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Published 30 July 2013 10:45, Updated 31 July 2013 07:38
Action taken by financial institutions to stimulate activity in the small-business sector appears to be picking up some slack left from the slowdown in mining. Photo: Michael Clayton-Jones
A new report shows growth in business credit applications in Australia’s non-mining states grew faster than the three main mining states, a promising sign given the non-resources sector must pick up the slack from the slowdown in mining.
On Tuesday, Veda, a provider of consumer and commercial data in Asia Pacific and Australia’s largest credit bureau, released its Business Credit Demand Index, which measures the change in credit demand. The figures for the three months to June, show business credit growth increased 5.5 per cent year on year, up from 2.2 per cent in the March quarter and 3.7 per cent in the December quarter.
Australia needs non-mining industries to pick up the economic slack left by the decline in the mining investment boom that helped the country sail through the global financial crisis relatively unscathed. Many analysts feared Australia was suffering what is known as Dutch disease or the two-speed economy. This is where traditional sectors such as retail and manufacturing seriously underperform the resources sector to the detriment of the overall economy.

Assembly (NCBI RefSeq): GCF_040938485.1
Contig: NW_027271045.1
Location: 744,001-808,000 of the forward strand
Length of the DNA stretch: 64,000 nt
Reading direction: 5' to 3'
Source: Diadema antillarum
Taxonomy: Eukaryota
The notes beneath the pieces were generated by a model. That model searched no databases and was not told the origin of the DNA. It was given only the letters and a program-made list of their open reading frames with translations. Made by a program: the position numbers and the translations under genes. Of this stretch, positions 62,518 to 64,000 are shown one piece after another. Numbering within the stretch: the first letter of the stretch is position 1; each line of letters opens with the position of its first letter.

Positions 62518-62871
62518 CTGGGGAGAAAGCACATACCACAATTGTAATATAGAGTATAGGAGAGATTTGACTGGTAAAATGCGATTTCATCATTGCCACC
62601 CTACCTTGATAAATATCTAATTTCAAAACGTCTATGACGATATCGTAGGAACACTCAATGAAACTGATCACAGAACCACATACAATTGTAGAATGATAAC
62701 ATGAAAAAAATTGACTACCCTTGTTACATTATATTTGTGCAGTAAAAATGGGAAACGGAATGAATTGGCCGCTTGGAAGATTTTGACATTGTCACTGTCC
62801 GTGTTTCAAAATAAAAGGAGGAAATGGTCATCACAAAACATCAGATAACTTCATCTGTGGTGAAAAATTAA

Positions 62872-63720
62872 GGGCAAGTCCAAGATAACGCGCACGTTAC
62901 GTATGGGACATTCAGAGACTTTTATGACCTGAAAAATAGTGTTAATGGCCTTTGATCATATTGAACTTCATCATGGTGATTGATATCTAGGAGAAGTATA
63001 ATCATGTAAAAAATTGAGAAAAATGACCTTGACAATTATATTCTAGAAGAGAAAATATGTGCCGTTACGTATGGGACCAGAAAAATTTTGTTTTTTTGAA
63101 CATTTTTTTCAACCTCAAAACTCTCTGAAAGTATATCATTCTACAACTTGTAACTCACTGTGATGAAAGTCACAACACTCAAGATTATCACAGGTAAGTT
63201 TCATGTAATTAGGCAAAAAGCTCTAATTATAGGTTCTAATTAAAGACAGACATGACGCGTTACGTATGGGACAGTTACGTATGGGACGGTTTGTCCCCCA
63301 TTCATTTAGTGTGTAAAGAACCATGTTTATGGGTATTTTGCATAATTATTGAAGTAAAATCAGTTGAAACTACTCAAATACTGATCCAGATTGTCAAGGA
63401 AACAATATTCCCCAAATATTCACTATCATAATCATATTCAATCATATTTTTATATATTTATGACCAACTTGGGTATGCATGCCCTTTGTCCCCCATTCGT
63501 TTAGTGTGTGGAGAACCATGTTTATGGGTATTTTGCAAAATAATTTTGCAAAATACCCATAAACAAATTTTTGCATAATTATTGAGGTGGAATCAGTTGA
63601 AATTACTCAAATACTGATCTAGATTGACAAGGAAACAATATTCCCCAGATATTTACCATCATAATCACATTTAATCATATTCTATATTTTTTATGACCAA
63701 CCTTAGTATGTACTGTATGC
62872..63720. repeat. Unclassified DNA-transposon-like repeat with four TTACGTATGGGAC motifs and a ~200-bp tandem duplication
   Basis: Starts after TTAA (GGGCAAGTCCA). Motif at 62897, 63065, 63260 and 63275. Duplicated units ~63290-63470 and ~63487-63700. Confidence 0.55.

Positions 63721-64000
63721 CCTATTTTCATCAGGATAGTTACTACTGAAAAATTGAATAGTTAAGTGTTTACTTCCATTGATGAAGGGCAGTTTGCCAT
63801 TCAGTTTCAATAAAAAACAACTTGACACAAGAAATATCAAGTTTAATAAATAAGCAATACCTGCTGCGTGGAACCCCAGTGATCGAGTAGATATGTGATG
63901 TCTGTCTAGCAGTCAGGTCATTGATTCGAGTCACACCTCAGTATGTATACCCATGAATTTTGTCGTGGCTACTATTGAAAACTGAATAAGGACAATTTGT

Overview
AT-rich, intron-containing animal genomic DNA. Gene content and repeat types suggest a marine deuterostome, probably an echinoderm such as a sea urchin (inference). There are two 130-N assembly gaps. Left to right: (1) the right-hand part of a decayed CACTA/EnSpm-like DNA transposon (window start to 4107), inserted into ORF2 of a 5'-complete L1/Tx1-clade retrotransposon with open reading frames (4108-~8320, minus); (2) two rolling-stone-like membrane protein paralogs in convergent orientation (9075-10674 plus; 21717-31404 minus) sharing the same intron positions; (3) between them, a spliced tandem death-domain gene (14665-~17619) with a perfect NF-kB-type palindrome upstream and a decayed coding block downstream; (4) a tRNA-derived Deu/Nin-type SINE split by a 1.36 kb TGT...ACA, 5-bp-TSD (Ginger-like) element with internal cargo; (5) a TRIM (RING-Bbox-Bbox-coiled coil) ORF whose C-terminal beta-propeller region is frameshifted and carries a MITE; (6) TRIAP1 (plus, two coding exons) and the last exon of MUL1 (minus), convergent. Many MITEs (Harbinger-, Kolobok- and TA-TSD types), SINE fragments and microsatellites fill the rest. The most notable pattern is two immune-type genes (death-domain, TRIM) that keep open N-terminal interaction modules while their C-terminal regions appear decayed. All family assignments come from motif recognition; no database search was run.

The biggest news out of Veda’s most recent index is non-mining states are showing stronger growth in business credit enquiries than the mining states for the first time in more than two years. Business credit applications in Victoria, New South Wales, Tasmania, the Australian Capital Territory and South Australia shot up from 1.8 per cent in the first quarter of the year to 6 per cent for the June quarter.
“In the last 12 months the steam has started coming off the mining boom and as commodity prices have come down we saw that wash through from a confidence perspective,” says Moses Samaha, general manager of commercial credit risk at Veda. “This is the first quarter just shy of a year where we are seeing stronger growth.”
Veda’s statistics are important because they serve two-thirds of the market in terms of businesses and individuals applying for credit. The Australian Bureau of Statistics and the Reserve Bank of Australia can show loans approved but Veda can obtain intent to purchase, size of business and type of credit.
Samaha says lower interest rates, the falling dollar and banks making a bigger effort in lending to small and medium-sized enterprises (SMEs) during the June quarter contributed to the stronger figures because they helped confidence.
“You’d be surprised how strong a role confidence plays, it’s been a very slow burn this last 12 months getting that confidence back,” he says.
Growth in mining states – Western Australia, Queensland and the Northern Territory – came in at 4.6 per cent. This was up on 3.1 per cent from the March quarter but still lagging the non-mining sector.
A large part of this is down to activity in the small-business sector. Samaha says financial institutions are being far more aggressive in stimulating startups and small businesses, which drives competition in the market.
“The other interesting observation . . . is that businesses less than four years old were the most credit hungry,” he says.
An August rate cut could keep up the growth in the non-mining economy through to the September quarter, Somaha predicts.